I like wines from all over the world, I’m not a wine snob nor am I too chauvinistic but most of my preferred wines come from Italy 🙂 . That I’m a big fan of Valpolicella wines you already found out when I spoke to you about my wine trip through the Valpolicella wine region. The wine region that is on top of my list (and I have to admit also lays closest to my heart) is Valtellina! It is not only my preferred region because my family roots are here (most of my family lives in Valtellina), but also because this region produces the most wonderful wines!!
For many people it is still an unknown region and lots of times a forgotten region, unfairly if you ask me. I’m also not sure why this region isn’t more well known? Valtellina is a small region in the moutains in the North of Lombardy somewhere inbetween the Como lake and the Swiss border. Valtellina is mostly known amongst ski lovers as Valtellina has some of the most renowned ski areas in the world with towns like Bormio and Livigno (also known as it is taxfree) as the most famous. Every time I visit this region I fall in love with it over and over again.
The wines in the Valtellina region are mostly made with the Chiavennasca grape that is better known as Nebbiolo… YES indeed the grapes used to make that other Italian beauty called Barolo 🙂 . In this region however the wines go with names like Sassella, Inferno, Valgella and Sforzato which are bascially the names of area’s between Villapunta and Tirano with exception for Sforzato. The Sforzato wine is the Valtellina version of Valpolicella’s Amarone. Sforzato gets made in the same way by using partially ‘dried’ grapes aka the appassimento method (The drying process concentrates sugars and results in higher alcohol wines).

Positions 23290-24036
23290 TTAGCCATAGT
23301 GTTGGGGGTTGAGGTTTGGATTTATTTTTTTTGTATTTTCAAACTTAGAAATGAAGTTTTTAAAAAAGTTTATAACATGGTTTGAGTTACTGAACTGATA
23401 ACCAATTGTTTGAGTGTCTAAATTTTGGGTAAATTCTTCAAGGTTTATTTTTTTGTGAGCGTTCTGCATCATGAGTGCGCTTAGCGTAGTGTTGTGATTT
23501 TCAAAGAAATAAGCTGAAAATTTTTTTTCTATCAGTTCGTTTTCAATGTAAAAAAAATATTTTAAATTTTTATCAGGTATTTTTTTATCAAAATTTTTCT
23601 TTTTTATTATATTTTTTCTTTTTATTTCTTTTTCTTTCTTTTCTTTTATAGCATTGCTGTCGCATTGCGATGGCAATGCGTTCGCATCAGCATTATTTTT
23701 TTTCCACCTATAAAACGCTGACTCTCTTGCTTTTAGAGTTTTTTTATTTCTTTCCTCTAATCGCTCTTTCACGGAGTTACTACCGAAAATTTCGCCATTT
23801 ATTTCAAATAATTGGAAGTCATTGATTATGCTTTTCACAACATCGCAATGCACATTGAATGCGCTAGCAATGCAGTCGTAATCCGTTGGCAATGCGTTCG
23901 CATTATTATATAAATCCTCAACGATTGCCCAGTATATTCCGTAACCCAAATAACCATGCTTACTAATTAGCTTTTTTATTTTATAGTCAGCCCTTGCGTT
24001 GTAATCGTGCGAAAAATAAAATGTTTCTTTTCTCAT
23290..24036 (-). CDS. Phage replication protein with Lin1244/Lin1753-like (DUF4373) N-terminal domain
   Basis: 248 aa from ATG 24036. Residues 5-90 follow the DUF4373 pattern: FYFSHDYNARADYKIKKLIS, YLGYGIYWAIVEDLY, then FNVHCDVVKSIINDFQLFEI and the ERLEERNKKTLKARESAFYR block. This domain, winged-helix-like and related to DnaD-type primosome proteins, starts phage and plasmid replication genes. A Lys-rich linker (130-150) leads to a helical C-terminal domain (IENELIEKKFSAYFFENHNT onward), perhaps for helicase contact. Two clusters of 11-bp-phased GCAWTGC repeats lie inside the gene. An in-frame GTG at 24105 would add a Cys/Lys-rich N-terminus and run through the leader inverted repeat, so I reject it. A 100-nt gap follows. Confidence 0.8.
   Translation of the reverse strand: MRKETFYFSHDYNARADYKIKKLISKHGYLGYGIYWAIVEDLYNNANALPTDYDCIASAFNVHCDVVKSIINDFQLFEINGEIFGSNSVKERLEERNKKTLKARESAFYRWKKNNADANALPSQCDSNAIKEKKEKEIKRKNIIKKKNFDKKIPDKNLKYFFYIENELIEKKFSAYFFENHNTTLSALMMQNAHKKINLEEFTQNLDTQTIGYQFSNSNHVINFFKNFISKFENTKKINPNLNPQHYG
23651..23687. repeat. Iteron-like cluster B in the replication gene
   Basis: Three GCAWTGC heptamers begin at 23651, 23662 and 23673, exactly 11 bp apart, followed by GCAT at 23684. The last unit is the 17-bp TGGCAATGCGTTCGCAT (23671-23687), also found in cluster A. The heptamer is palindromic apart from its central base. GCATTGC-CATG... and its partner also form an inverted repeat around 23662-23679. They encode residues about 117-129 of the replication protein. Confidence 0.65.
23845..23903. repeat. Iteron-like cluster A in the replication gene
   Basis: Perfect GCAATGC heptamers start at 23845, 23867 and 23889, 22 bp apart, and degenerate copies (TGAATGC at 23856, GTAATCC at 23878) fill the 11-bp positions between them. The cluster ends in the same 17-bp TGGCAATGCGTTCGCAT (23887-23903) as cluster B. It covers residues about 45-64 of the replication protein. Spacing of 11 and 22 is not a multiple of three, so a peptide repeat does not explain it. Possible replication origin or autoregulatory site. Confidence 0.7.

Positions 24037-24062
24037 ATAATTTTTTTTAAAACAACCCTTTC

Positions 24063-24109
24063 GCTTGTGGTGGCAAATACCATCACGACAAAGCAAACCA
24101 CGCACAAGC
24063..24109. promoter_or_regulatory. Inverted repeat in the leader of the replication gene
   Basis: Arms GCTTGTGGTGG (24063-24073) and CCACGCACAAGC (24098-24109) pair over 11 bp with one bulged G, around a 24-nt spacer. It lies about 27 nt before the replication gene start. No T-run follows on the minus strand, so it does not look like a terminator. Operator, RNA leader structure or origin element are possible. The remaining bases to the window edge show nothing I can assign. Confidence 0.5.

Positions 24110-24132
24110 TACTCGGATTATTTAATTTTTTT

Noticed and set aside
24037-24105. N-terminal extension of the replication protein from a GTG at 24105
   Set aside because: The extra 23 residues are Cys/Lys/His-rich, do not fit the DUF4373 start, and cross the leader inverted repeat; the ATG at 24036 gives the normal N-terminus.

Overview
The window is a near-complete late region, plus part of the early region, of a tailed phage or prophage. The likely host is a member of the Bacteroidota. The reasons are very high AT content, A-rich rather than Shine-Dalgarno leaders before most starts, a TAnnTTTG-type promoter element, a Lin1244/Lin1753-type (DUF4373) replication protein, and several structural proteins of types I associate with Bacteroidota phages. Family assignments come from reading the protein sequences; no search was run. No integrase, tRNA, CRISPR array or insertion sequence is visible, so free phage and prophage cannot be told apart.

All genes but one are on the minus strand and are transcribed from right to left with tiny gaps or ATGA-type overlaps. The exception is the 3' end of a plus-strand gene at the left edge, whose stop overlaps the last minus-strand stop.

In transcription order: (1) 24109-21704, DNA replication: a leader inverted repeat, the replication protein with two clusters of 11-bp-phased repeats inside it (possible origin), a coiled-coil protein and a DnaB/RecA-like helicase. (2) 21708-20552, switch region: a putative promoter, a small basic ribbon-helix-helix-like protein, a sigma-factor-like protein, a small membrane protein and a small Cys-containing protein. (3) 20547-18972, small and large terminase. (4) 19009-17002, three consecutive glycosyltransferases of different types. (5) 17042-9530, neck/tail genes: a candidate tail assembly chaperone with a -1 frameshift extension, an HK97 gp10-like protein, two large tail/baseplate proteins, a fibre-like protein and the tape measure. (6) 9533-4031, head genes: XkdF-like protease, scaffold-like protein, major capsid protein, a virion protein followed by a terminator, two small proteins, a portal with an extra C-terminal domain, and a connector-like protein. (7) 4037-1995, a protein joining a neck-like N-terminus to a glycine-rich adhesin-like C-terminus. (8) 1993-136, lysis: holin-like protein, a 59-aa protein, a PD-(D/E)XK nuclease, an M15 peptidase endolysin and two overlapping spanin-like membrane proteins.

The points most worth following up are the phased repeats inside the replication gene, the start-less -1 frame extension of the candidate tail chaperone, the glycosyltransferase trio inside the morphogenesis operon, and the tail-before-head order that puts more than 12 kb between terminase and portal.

The wine estate that has put the Valtellina wines on the map on an International level (and I think everybody agrees on this) is Nino Negri. I’ve known Nino Negri my whole life as my dad also used to sell their wines in his restaurant… mainly because back then you didn’t find any other producers from the region in Belgium, but also that to my opinion they were and still are one of the best producers in the area. I wouldn’t be able to name a favorite from their gamma as I like all, but if you are a wine lover do try their Le Tense, Mazer, Sfurzat and if the budget allows it the 5 stelle which is an indescribable beautiful wine. It does warm up my heart that more and more wines from other wine producers from Valtellina found their way to Belgium or even to other countries all over the world. All or most Valtellina winemakers have joined forces and created a consortium that represents the whole wine region. I see this as a positive thing as together they are stronger then separately.
When I am in the region I do always try to taste as many “new” producers (or maybe just ones that I didn’t know about). A few weeks ago (as you might have see on my FB or Instagram) I was in Valtellina for a family visit with my dad. Normally my babygirl was coming along, but unfortunately she became ill the night before leaving… so she stayed at home with my wife. I was sad she couldn’t come, but at the other hand this way we had the liberty of visiting some wine estates 🙂 🙂 If it were up to me I would have visited many more, but our main purpose for travelling to Valtellina was to visit family and the vineyard visits had to happen in between the family visits.
Initially I planned to visit 3 vineyards: Rivetti & Lauro, Balgera and Menegola. However we sadly didn’t manage to visit the last (Menegola) due to time issues, but I’m really sad about it because I was really looking forward to it… next time without any doubt!!!
The diffrences between the Rivetti & Lauro estate and Balgera couldn’t have been bigger. Rivetti is only producing wines for 3 years, whereas Balgera was one of the first estates to make wine in the region and it now already the 5th generation of winemakers. Balgera is rather a classical style wine maker who respects the traditions, Rivetti on the other hand is a more modern estate that experiments with new methods and grapes…. I wouldn’t say that I prefer one over the other. They both have a different style of wine and depending on the circumstances I’ll prefer drinking one over the other 🙂 but I guess that’s the case with every wine
To be continued….